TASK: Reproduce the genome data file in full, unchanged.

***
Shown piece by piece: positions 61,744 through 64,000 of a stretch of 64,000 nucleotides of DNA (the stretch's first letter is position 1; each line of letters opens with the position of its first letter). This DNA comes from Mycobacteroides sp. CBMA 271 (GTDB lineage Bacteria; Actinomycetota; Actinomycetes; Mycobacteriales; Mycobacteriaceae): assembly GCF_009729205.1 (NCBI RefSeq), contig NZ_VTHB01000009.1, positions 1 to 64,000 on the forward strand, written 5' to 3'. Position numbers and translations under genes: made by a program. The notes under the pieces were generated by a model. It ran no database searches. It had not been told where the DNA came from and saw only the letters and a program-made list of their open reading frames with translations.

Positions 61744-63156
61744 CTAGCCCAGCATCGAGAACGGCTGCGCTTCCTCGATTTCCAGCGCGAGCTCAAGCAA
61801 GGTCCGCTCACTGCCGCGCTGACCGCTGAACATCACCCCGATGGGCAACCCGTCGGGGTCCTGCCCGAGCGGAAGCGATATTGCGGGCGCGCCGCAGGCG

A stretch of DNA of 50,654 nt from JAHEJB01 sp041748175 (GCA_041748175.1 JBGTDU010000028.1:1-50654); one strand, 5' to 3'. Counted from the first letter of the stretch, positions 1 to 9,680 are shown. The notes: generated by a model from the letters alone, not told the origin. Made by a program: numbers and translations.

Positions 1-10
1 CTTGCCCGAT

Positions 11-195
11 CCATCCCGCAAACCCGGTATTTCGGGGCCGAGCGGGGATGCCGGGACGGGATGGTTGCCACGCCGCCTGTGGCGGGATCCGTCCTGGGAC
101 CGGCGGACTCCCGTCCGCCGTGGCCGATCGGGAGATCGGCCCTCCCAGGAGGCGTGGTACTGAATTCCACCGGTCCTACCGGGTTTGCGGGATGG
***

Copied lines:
Shown piece by piece: positions 61,744 through 64,000 of a stretch of 64,000 nucleotides of DNA (the stretch's first letter is position 1; each line of letters opens with the position of its first letter). This DNA comes from Mycobacteroides sp. CBMA 271 (GTDB lineage Bacteria; Actinomycetota; Actinomycetes; Mycobacteriales; Mycobacteriaceae): assembly GCF_009729205.1 (NCBI RefSeq), contig NZ_VTHB01000009.1, positions 1 to 64,000 on the forward strand, written 5' to 3'. Position numbers and translations under genes: made by a program. The notes under the pieces were generated by a model. It ran no database searches. It had not been told where the DNA came from and saw only the letters and a program-made list of their open reading frames with translations.

Positions 61744-63156
61744 CTAGCCCAGCATCGAGAACGGCTGCGCTTCCTCGATTTCCAGCGCGAGCTCAAGCAA
61801 GGTCCGCTCACTGCCGCGCTGACCGCTGAACATCACCCCGATGGGCAACCCGTCGGGGTCCTGCCCGAGCGGAAGCGATATTGCGGGCGCGCCGCAGGCG

A stretch of DNA of 50,654 nt from JAHEJB01 sp041748175 (GCA_041748175.1 JBGTDU010000028.1:1-50654); one strand, 5' to 3'. Counted from the first letter of the stretch, positions 1 to 9,680 are shown. The notes: generated by a model from the letters alone, not told the origin. Made by a program: numbers and translations.

Positions 1-10
1 CTTGCCCGAT

Positions 11-195
11 CCATCCCGCAAACCCGGTATTTCGGGGCCGAGCGGGGATGCCGGGACGGGATGGTTGCCACGCCGCCTGTGGCGGGATCCGTCCTGGGAC
101 CGGCGGACTCCCGTCCGCCGTGGCCGATCGGGAGATCGGCCCTCCCAGGAGGCGTGGTACTGAATTCCACCGGTCCTACCGGGTTTGCGGGATGG